New Zealand Quashes Seabed Mining Operation
The High Court of New Zealand has quashed the Environmental Protection Authority’s green light for Trans-Tasman Resources’ experimental seabed mining operation off the coast of P?tea, in Taranaki.
The EPA had granted the company consent to dig up 50 million tons of the South Taranaki Bight seabed in a 66 square kilometer area for 35 years to mine 5,000 tons of iron ore a year.
“This area is habitat for 34 species of marine mammals, including Hector’s and M?ui dolphins, humpback whales and New Zealand’s own population of blue whale,” Forest & Bird spokesman Kevin Hague says. “Trans-Tasman Resources were proposing to spend the next 35 years sucking up 8,000 tons of seafloor every hour. This activity would likely kill everything on the sea floor and severely disrupt the habitat of blue whales and other sound sensitive creatures.”
The High Court agreed with Forest & Bird that Trans-Tasman Resources' risk management model was actually “adaptive management” or “suck it and see” mining, he said. Justice Peter Churchman called it a narrow interpretation of the law by the EPA's Decision Making Committee that was inconsistent with the purpose of the Exclusive Economic Zone Act and inconsistent with a policy of precautionary decision-making.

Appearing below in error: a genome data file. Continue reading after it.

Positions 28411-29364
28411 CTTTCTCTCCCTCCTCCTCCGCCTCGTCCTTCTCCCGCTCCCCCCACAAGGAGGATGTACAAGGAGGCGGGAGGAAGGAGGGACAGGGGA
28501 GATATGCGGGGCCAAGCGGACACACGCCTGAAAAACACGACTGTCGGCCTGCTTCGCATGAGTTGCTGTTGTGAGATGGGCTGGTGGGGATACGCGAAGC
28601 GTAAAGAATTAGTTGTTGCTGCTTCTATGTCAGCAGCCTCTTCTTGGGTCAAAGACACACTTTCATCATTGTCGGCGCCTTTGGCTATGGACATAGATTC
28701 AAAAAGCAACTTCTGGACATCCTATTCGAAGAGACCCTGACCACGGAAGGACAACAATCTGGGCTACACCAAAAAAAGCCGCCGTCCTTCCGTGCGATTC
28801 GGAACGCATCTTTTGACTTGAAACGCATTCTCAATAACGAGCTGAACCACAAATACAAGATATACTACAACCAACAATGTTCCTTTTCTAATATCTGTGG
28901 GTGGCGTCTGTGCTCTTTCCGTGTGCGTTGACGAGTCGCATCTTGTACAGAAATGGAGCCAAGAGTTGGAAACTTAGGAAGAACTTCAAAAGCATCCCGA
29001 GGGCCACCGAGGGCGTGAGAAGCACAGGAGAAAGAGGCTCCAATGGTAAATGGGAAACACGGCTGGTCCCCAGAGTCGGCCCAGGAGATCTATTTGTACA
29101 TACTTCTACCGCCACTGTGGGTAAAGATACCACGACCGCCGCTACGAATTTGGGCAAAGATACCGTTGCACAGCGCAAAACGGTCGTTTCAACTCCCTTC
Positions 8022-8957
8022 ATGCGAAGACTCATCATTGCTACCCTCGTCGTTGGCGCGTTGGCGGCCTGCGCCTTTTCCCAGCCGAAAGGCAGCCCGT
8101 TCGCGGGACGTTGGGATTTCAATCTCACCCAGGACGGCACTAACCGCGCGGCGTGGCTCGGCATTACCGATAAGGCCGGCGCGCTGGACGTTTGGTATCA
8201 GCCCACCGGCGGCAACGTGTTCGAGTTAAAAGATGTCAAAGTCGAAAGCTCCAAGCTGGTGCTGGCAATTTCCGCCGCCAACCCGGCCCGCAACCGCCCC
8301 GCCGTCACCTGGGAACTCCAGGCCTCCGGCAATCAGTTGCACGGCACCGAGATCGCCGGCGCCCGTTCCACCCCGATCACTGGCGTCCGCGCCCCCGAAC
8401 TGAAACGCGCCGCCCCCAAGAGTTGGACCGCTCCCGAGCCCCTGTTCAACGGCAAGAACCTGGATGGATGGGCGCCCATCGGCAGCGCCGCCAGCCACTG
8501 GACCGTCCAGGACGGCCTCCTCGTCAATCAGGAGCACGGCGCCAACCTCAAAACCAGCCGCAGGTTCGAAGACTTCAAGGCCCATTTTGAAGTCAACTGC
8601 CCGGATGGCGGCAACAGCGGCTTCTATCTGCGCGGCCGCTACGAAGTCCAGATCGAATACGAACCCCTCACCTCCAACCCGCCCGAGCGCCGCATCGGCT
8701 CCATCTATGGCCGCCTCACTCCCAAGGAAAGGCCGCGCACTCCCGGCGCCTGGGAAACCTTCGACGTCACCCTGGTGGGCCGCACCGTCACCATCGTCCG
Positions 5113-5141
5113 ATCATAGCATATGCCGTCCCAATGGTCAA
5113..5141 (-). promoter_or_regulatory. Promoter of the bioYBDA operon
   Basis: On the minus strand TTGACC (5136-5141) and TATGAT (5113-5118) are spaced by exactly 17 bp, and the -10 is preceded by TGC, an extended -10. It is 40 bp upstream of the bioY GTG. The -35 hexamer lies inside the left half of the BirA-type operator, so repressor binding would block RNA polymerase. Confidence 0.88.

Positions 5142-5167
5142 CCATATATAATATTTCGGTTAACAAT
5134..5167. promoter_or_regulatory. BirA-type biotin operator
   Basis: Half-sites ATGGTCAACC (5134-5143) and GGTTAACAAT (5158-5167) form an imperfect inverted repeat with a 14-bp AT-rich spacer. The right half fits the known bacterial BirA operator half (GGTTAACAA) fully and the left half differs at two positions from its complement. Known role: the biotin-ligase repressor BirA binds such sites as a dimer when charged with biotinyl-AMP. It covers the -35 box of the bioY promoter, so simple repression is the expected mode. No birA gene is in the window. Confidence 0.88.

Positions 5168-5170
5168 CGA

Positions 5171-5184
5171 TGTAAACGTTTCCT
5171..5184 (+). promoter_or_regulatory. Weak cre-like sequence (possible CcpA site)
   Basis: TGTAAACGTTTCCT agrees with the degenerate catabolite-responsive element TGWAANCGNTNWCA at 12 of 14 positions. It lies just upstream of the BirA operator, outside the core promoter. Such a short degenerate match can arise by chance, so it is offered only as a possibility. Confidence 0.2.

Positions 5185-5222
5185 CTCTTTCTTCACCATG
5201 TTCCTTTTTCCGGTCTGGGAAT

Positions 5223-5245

Forest & Bird argued against the proposal alongside iwi, fishing, and other environmental groups including Kiwis Against Seabed Mining and Greenpeace.
Trans-Tasman Resources said any impact would not be significant, that the size of the mined area would be small compared with the extent of the surrounding ocean and that it was this was hardly a pristine environment, due to the passage of ships and drilling for oil and gas, reports RadioNZ.
Appeals in both directions are likely.